Another significant indigenous course is Entrepreneurial Development Studies, emphasizing that our graduates should be job creators and not just job seekers. This course encourages creativity, practicality, and soft skill development. Our students are taken through practical experiences, fostering successful ventures even before graduation.
Another indigenous initiative is the Diploma in Leadership program, a crucial element of their training. Students undergo a comprehensive leadership program, earning a diploma alongside their degree. Recognizing the critical need for competent leadership in Africa, we have embedded leadership training across our programs, addressing a major gap on the continent.
This multifaceted approach to education equips our students not only with knowledge but also with practical skills and leadership abilities, setting them on a trajectory of success and positive impact within society.
AfricaLive: Your approach is not only to share knowledge but to develop leaders?
Prof. Abiodun Adebayo: Yes, our vision at Covenant University is to cultivate a new generation of leaders. Consequently, we ensure that every graduate undergoes rigorous leadership training. Upon completion, they are awarded a diploma in leadership from Covenant University.
We focus on imparting life skills and practical knowledge that regular schooling often overlooks. We teach them how to navigate various aspects of life, such as maintaining a good home, instilling work ethics, and how to present themselves in interviews and society at large. Our objective is to ensure that our graduates do not only excel academically but also make a meaningful impact in their respective spheres once they transition into the broader society.
AfricaLive: That’s indeed fascinating. The emphasis on values and ethics beyond academics is crucial. How do you perceive these principles, embedded in the Total Man Concept and Towards a Total Graduate initiative, impacting Nigerian and West African society? What drives the importance you place on instilling these values before your graduates step into the professional world and their communities?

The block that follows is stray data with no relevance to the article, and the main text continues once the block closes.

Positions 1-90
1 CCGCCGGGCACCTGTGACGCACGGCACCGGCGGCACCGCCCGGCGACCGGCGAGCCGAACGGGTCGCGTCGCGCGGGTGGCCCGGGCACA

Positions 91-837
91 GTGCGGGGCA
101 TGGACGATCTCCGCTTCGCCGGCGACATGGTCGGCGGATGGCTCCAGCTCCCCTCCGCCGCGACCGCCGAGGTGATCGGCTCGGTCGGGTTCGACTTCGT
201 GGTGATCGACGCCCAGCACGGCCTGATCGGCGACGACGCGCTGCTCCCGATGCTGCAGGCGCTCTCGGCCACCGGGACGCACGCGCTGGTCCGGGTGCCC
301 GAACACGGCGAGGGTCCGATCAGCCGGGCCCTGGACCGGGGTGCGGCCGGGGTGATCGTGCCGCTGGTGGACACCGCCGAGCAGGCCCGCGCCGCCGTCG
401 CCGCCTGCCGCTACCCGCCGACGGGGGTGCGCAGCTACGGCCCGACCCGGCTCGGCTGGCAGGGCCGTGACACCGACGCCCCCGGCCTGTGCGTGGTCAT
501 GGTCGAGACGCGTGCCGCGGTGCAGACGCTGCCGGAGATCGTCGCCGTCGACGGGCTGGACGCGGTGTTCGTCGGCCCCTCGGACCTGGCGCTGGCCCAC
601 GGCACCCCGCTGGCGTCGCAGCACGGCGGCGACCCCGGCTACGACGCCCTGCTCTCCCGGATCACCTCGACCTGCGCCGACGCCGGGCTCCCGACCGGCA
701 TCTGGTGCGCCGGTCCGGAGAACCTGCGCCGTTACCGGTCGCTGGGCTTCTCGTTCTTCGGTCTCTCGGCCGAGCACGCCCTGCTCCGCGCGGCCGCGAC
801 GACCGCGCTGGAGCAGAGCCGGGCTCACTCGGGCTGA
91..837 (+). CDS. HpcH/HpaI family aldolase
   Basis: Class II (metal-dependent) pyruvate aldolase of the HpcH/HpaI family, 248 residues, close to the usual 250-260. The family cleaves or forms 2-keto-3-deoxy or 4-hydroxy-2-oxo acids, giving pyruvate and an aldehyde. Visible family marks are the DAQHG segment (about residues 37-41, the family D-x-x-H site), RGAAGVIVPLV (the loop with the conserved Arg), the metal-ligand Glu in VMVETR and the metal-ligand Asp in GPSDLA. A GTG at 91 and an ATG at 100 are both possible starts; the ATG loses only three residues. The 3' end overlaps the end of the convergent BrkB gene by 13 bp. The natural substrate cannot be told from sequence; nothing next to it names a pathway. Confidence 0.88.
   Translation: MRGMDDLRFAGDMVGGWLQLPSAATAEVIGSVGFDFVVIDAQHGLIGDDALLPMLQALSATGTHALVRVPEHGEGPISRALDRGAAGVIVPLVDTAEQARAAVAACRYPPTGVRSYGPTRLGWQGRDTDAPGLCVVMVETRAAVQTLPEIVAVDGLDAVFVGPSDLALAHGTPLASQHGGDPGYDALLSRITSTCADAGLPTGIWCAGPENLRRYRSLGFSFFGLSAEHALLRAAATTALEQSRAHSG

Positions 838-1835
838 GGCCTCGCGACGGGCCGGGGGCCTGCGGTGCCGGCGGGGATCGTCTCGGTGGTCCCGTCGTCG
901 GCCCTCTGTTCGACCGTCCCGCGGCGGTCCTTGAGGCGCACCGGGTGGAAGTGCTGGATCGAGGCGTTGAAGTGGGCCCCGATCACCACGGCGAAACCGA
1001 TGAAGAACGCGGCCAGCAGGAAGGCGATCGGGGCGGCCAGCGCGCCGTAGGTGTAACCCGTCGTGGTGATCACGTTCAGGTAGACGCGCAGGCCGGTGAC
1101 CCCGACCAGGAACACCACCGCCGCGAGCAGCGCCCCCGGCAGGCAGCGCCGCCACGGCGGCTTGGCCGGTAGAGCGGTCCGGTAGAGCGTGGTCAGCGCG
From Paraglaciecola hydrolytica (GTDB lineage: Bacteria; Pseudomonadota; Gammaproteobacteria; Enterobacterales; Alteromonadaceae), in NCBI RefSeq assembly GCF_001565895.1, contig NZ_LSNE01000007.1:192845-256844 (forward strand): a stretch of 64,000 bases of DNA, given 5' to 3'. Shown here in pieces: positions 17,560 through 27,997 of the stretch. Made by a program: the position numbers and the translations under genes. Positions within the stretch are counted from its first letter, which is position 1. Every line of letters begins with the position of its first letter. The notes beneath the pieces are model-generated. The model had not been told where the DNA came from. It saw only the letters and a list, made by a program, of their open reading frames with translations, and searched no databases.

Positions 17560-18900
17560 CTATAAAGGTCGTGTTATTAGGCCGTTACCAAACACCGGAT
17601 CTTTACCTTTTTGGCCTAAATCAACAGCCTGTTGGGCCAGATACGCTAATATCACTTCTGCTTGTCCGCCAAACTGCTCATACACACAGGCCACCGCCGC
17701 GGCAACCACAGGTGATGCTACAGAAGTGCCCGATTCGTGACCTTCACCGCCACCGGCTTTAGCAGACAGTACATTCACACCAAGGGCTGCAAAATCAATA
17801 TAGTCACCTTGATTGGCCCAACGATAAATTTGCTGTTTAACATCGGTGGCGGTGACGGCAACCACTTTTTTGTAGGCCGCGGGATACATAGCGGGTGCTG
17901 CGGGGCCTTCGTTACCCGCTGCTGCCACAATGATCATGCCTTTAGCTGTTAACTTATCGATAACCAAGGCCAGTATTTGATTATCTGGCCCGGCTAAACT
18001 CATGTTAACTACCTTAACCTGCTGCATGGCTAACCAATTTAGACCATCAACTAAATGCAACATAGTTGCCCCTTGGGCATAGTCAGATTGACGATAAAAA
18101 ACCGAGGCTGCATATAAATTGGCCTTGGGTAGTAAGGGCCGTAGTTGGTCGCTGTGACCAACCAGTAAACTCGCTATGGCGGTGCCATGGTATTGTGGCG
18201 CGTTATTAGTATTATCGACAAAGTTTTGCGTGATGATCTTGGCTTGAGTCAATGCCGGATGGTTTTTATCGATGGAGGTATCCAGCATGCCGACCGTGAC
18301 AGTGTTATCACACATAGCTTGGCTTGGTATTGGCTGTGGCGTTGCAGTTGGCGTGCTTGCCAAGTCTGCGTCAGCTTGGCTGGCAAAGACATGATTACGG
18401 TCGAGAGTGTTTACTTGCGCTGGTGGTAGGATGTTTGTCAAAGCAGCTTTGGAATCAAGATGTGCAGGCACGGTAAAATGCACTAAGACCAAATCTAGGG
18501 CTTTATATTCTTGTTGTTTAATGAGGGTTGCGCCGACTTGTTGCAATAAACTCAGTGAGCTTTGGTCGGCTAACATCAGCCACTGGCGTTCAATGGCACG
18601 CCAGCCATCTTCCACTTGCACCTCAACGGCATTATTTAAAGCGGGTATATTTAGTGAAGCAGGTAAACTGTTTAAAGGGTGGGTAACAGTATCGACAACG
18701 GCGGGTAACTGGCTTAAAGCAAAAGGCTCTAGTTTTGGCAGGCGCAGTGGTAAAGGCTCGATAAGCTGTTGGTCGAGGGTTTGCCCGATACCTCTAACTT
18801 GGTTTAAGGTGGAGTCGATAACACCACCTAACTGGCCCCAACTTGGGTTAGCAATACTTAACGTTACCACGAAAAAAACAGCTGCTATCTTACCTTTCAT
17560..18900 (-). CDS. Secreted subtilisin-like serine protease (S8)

Prof. Abiodun Adebayo: The feedback from employers about our graduates has been incredibly positive. Employers consistently commend our graduates for their exemplary behavior and strong work ethics. A Covenant graduate stands out by embodying the right values and ethics. They exhibit an inherent sense of readiness for the workplace, demonstrating when and how to apply their skills effectively. Their level of ingenuity, innovation, and creativity adds significant value to any organization they become a part of.
A survey report shared by Stutuern placed Covenant University graduates as the most employable graduates in Nigeria.
Several reputable companies have expressed a strong desire for more Covenant graduates due to their outstanding performance. For instance, Huawei and Sahara Group have recognized the exceptional qualities our graduates bring to the workplace. Dangote Group and various other multinationals have echoed this sentiment. It underscores the impact of instilling the right values and ethics in our graduates, preparing them to excel and contribute positively to society and the professional realm.
This dedication to values has been recognized on a global scale. Notably, a faculty member from a distinguished US university shared an encounter with our graduates. Even in a vastly diverse environment, Covenant graduates stood out. We recently hosted delegates from the University of Alabama from the Department of Chemical and Biological Engineering where some of our graduates in this program came top and they came to understudy our educational model and to also deepen the relationship. These and many more are testament to the impact of instilling strong values within them. We’ve witnessed the positive influence of our approach on a grand scale, with graduates scattered across more than 60 countries worldwide. They are making significant contributions to society.
Recently, one of our graduates made history by becoming the youngest parliamentarian in Nigeria’s National Assembly. His determination to drive change and contribute positively to society is a reflection of the values instilled during his time at Covenant University.
AfricaLive: Let’s look at the ongoing work at the university and, for example, the impact of your Center for Research, Innovation, and Discovery. What does innovation mean to you?
Where can we see the university’s output in research and innovation impact on Nigeria and Africa?
Prof. Abiodun Adebayo: Innovation, for us, is bringing something new to the table, making contributions that affect the common man on the street.
How can we bring the needed change to alleviate poverty from the land?
What better ways can we do this? That’s our target for innovation.